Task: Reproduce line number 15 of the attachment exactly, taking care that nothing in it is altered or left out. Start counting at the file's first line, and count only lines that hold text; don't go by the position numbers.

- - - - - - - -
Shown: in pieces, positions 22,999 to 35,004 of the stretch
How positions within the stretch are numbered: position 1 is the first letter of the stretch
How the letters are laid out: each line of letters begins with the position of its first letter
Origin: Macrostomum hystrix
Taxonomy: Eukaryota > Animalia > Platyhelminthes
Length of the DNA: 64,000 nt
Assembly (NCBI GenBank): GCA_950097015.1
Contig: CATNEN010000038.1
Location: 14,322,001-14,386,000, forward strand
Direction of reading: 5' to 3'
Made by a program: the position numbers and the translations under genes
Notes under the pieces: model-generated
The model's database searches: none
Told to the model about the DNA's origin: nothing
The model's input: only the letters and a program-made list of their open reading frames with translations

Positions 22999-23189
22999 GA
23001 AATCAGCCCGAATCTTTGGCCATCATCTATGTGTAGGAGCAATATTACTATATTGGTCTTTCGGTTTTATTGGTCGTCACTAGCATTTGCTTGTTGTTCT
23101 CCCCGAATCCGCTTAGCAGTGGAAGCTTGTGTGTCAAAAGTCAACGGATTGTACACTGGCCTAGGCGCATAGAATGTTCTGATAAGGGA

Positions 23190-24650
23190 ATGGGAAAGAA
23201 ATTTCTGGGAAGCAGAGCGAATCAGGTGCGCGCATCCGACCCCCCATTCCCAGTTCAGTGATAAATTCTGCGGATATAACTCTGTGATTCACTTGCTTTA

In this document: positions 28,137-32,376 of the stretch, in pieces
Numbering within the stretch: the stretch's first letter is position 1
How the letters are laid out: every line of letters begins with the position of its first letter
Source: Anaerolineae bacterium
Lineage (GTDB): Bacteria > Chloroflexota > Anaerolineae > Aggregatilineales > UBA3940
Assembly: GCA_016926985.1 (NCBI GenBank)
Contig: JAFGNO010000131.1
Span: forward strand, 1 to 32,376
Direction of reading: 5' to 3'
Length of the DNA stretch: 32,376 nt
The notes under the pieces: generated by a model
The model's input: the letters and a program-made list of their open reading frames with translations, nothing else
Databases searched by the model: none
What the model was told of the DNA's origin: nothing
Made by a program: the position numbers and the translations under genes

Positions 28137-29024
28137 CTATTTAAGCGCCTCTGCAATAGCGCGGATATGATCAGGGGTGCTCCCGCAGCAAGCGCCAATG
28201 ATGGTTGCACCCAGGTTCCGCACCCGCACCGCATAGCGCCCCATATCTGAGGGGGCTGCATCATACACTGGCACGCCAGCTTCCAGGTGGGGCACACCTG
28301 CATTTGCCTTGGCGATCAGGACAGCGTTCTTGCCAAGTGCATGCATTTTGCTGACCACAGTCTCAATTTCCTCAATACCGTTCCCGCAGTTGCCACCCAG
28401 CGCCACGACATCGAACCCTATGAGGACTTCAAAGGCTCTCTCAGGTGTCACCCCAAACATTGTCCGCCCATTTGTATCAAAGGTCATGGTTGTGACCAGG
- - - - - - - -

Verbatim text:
The model's input: only the letters and a program-made list of their open reading frames with translations